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One of the best-known spring flowers, cowslips are both an adornment of pastures and banks and a nostalgic symbol our once flower-rich rural meadows.
The Cowslip is a very distinctive little fellow, with a flat rosette of wrinkled leaves and deep yellow, cup-shaped flowers that nod in bunches at the end of tall stems. Once happy, these perennials will slowly form a clump or spread around your lawn or meadow by seed. They have a charm and elegance all of their own, but have been crossed with Primroses to form the Polyanthus, sold in their millions in spring in all sorts of garish colours.
As a wild flower, Cowslips have suffered severe declines as the meadows and pastures where they grow have been ploughed up and 'improved' for agricuture. It's rare to see a spring meadow carpeted with them today. They are still quite frequent on roadside verges and such colonies are often sown, sometimes with European seed that's more robust and cabbagey than our native form. The name cowslip allegedly derives from the term ‘cowslups', basically meaning cowpat! They flowered where a cow had ‘slupped'.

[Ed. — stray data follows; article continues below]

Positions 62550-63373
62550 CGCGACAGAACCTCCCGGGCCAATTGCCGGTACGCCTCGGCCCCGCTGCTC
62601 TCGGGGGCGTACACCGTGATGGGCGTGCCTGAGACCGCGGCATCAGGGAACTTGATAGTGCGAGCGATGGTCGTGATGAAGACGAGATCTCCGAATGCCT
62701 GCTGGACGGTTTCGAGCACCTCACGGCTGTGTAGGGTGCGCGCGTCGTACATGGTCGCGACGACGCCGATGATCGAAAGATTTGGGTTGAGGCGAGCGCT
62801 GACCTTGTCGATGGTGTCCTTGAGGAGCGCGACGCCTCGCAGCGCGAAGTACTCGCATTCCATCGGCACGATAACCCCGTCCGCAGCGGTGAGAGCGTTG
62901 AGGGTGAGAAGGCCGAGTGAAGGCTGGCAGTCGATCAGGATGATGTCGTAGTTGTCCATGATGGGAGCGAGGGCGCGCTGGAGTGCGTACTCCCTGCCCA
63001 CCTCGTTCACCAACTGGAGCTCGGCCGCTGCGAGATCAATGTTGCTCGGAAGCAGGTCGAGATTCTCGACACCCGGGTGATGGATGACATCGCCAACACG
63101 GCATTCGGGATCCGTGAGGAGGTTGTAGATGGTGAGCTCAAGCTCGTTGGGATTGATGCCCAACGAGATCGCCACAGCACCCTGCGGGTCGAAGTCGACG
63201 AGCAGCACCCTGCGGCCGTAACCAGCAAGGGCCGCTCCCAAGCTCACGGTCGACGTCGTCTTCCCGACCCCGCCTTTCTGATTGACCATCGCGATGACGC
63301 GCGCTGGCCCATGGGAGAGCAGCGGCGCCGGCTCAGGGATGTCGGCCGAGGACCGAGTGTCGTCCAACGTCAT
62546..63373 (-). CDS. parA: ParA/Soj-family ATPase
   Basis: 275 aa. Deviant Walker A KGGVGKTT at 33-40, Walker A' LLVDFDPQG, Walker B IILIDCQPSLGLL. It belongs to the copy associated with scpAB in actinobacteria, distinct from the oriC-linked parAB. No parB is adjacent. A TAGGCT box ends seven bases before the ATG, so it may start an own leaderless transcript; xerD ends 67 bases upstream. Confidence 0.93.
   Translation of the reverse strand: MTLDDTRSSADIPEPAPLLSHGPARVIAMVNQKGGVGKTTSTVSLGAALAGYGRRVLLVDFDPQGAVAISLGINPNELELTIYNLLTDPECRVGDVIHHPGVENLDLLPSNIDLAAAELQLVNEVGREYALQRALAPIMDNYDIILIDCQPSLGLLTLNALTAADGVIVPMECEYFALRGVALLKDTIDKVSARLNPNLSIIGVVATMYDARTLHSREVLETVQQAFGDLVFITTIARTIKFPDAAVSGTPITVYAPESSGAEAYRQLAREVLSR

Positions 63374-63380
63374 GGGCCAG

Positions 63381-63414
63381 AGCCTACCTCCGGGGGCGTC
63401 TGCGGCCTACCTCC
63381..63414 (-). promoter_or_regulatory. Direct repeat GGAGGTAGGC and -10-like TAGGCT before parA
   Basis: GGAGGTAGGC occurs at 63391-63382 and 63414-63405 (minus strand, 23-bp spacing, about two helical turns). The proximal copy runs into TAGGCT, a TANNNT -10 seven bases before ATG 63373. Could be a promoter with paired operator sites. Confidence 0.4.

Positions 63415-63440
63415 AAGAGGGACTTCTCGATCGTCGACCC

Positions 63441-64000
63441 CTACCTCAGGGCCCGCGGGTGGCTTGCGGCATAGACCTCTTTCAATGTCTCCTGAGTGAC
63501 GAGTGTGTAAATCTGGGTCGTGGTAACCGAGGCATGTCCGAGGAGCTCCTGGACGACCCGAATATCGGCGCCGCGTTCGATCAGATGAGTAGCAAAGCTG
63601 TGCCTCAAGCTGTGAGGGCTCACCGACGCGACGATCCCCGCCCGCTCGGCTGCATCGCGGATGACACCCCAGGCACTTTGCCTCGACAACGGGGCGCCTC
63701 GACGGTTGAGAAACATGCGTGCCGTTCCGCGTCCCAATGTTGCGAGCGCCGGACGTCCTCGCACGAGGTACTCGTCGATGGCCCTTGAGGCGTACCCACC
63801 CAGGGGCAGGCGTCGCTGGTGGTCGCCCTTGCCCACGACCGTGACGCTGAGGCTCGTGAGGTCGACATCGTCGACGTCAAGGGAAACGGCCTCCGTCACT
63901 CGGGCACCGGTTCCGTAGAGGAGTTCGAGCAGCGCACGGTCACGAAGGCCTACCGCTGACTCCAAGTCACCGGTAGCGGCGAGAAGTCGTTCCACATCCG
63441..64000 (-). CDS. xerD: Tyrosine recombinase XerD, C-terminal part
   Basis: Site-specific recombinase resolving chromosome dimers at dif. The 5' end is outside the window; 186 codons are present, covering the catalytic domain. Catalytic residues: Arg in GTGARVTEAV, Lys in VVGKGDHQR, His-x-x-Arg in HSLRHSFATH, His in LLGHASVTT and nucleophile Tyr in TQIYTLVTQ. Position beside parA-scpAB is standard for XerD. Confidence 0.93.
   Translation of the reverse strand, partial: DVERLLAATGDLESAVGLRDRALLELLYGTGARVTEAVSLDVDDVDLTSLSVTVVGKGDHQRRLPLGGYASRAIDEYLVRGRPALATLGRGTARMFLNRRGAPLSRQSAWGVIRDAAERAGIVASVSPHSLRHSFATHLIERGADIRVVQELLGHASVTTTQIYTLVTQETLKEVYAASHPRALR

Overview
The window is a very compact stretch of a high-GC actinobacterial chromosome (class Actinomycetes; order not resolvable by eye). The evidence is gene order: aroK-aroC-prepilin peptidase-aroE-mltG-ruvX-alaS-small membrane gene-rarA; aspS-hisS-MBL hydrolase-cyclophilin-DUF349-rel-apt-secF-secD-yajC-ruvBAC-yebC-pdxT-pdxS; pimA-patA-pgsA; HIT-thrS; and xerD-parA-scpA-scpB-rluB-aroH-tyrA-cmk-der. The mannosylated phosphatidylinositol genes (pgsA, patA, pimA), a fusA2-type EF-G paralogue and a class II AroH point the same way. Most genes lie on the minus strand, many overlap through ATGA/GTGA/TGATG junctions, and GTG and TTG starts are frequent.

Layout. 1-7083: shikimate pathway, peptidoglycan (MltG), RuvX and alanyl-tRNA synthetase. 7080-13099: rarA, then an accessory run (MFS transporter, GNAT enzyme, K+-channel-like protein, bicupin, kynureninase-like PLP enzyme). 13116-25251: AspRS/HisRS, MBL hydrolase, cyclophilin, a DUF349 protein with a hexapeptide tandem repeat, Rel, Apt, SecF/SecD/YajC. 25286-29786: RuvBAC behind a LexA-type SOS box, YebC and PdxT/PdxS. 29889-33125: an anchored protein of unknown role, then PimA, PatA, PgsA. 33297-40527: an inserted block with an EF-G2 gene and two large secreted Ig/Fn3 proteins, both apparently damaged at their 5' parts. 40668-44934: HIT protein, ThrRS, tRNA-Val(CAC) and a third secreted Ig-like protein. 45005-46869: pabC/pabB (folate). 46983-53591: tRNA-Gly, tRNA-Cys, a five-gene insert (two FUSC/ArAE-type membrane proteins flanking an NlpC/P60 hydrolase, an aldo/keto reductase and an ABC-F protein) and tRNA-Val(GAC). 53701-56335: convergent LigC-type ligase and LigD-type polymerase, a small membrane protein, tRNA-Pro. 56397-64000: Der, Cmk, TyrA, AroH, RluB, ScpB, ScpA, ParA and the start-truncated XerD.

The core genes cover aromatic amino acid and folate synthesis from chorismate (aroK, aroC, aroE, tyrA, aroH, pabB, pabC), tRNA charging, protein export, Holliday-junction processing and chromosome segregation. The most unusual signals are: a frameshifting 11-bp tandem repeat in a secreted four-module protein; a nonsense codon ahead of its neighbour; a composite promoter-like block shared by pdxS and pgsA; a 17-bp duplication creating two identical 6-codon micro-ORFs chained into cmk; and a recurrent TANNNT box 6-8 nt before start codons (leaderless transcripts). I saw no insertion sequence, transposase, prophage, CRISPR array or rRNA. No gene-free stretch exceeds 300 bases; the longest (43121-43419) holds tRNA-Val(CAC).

Easily grown in sun or light shade on any well-drained soil, try naturalising them in an unmown lawn or wildflower meadow. Sow seeds in late winter or early spring or divide clumps in spring or autumn.